"The scores in the round were:

"Goig outward in the second round, the Andersons again fell into arrears, their opponents playing most faultless game, and placing over their reckoning a series of figures worthy of the brightest and most genial day, and really surprising as performance's in cold and biting winter weather. As happened also in the first round, Jamie Anderson drove into the Burn at the start, and the first call accordingly went to Morris and Kirk, who finished with a pretty 4.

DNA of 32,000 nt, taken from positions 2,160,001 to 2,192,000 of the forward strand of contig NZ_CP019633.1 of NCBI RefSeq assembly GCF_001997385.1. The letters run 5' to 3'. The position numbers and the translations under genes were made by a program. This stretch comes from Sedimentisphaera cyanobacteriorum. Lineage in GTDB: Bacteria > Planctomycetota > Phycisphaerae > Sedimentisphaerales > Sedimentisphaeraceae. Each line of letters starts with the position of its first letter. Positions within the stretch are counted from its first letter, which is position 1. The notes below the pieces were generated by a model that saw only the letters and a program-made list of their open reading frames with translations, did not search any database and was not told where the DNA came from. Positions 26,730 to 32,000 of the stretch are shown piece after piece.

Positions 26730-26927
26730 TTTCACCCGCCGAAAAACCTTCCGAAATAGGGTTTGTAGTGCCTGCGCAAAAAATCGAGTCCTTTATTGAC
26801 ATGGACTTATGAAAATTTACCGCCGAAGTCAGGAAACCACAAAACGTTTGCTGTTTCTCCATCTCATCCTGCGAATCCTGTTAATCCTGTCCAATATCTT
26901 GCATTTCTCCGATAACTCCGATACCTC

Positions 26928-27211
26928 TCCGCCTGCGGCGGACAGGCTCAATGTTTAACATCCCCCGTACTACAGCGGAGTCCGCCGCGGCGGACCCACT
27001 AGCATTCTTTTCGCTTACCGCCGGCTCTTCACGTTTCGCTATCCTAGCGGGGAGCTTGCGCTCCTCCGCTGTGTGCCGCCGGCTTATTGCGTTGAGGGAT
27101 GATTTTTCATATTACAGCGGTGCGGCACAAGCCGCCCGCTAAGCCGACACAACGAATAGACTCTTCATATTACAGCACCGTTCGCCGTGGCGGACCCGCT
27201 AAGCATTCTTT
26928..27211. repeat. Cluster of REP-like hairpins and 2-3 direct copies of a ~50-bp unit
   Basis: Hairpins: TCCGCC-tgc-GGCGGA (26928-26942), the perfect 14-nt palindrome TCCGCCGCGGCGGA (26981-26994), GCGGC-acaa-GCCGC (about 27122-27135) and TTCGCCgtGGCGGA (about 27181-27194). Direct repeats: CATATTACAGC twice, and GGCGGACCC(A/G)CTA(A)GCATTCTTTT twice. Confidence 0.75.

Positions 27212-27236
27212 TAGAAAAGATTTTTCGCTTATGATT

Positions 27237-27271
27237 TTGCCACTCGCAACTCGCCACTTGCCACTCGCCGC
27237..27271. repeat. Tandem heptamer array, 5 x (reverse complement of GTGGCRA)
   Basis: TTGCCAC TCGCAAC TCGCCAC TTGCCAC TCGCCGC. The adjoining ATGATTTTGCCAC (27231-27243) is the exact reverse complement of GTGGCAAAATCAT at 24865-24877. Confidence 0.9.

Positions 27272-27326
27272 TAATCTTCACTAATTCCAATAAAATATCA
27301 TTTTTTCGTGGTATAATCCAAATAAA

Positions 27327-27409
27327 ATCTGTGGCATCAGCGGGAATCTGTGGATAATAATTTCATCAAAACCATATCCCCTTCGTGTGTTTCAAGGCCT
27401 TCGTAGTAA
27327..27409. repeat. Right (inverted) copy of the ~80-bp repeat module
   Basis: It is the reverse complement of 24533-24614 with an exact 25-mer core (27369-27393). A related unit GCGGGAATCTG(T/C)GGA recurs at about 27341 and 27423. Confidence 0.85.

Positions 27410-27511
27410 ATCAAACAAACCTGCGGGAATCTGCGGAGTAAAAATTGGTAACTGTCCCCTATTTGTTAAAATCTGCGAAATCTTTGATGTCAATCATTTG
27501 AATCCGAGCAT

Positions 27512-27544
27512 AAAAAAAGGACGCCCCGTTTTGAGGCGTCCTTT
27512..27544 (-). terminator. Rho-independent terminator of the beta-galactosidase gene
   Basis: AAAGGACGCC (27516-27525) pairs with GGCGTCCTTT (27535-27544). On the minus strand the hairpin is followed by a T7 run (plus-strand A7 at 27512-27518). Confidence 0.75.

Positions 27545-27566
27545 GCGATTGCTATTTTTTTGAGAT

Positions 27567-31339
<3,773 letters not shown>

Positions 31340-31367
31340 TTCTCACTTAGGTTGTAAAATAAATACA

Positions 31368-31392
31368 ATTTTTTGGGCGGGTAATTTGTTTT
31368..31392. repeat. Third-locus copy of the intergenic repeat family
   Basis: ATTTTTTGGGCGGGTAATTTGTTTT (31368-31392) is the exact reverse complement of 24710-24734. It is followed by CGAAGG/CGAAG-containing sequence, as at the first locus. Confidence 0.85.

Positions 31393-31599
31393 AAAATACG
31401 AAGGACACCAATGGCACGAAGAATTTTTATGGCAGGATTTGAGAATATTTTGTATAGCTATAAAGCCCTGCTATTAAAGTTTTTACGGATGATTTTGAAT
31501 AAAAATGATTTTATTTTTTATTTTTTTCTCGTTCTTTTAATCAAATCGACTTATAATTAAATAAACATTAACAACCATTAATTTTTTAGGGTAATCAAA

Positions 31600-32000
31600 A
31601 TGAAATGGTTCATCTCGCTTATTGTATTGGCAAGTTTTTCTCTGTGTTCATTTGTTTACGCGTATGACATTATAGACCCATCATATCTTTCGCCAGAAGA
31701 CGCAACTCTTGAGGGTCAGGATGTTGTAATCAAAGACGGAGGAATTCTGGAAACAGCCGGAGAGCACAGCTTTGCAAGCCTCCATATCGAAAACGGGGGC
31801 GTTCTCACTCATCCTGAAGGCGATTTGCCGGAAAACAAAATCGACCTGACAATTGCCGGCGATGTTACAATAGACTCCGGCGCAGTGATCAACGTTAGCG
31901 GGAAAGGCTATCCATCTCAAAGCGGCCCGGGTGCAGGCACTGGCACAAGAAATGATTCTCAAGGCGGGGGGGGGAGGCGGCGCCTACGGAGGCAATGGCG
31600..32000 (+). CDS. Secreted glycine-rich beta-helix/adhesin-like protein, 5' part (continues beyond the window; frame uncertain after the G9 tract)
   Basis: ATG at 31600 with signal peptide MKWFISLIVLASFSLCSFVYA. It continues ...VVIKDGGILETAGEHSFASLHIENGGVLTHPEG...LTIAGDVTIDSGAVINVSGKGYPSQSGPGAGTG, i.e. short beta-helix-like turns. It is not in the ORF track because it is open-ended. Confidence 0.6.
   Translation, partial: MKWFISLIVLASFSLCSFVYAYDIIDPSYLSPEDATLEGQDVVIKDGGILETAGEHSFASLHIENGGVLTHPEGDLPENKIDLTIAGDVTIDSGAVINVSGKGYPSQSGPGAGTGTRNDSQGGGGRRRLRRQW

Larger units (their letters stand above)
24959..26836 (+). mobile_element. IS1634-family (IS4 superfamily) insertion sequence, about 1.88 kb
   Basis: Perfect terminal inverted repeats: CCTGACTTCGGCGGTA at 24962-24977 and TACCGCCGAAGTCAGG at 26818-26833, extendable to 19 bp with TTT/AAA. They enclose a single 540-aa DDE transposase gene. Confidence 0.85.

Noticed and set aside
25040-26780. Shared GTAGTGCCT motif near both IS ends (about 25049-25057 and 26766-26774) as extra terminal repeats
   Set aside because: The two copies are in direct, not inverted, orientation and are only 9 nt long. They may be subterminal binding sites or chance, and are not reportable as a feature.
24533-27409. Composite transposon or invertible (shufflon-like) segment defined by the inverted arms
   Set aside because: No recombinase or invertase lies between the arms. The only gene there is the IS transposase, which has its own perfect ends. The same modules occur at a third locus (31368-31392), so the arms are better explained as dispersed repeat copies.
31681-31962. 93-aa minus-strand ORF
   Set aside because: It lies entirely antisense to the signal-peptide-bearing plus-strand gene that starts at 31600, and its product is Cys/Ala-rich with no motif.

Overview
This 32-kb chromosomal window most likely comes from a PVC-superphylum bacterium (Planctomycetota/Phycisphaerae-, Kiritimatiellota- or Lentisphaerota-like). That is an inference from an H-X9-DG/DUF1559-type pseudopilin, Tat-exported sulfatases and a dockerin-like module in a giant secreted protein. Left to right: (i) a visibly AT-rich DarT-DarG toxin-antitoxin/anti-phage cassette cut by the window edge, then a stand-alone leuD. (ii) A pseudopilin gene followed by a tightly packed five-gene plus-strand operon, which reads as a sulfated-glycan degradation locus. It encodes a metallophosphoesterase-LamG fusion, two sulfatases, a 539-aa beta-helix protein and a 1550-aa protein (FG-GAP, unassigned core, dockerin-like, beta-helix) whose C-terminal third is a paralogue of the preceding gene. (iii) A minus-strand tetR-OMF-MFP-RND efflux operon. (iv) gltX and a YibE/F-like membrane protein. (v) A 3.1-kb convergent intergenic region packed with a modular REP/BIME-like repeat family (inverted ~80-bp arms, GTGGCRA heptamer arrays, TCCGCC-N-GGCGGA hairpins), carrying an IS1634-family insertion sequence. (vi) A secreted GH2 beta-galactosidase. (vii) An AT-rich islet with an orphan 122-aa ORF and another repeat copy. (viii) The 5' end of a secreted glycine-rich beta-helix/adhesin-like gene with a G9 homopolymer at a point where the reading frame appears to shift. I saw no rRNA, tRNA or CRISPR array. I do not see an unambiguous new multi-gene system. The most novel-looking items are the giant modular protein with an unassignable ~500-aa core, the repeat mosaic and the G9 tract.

Equally fine was the style in which Kirk carried the second with a long putt in the same figures, thus bringing up the lead to 2. An exceedingly huge swipe of Bob's gave his side the advantage in the play for the third disc; but a little looseness on Tom's part in the putting brought the others to equal terms, and a half was declared in 5, as would again have been the case at the Ginger-Beer hole had Jamie not imitated Tom's example by throwing away a little putt. Game - Morris and Kirk, 3 up. The Long hole, on the other hand, was saved to his partner and himself by Davie, who, in playing a long odds in 5, finished very prettily and secured a half. The interchange of the next 2 holes Tom giving away the one and gaining the other by a beautiful approach to the High hole brought the players to the Short hole, where Jamie succeeded in reducing the odds, as it proved permanently, by getting better over to the green with his swipe than Tom. At this point, unfortunately, snow began to fall heavily, and soon spectators, players, caddies and the links were clad in one thick uniform of white-. Accompanying this fall, too, there was a strong piercing wind, which, carrying the blinding drift as it did across the links, made it matter of impossibility to play the game with any care or caution. In spite of this storm, however, the game was carried on. In the remainder of the round the holes were pretty equally exchanged, the High hole being lost by Tom's putting, the third by a foozle of David Anderson's in the long game, the fourth mainly by Kirk's ball getting a nasty rub, the fifth gained by a pretty steal of Jamie Anderson, the sixth halved by Tom, when matters were looking rather threatening, lying dead off a long and difficult putt over a snow-covered green, and the seventh also halved in 5. With 2 more holes to play, the Andersons in this way stood I down; but at the Corner of the Dyke, Jamie, with an iron shot, the like of which he seldom plays, pitched a good lying ball away from the putting-green into a ditch on the far side of the road, and with the ball, of course, the hole. At the Home hole, however, he made amends for this mistake by holing when playing the 'like' to Tom, leaving his side, after all, only 1 down on the day's play. The scores in this round were: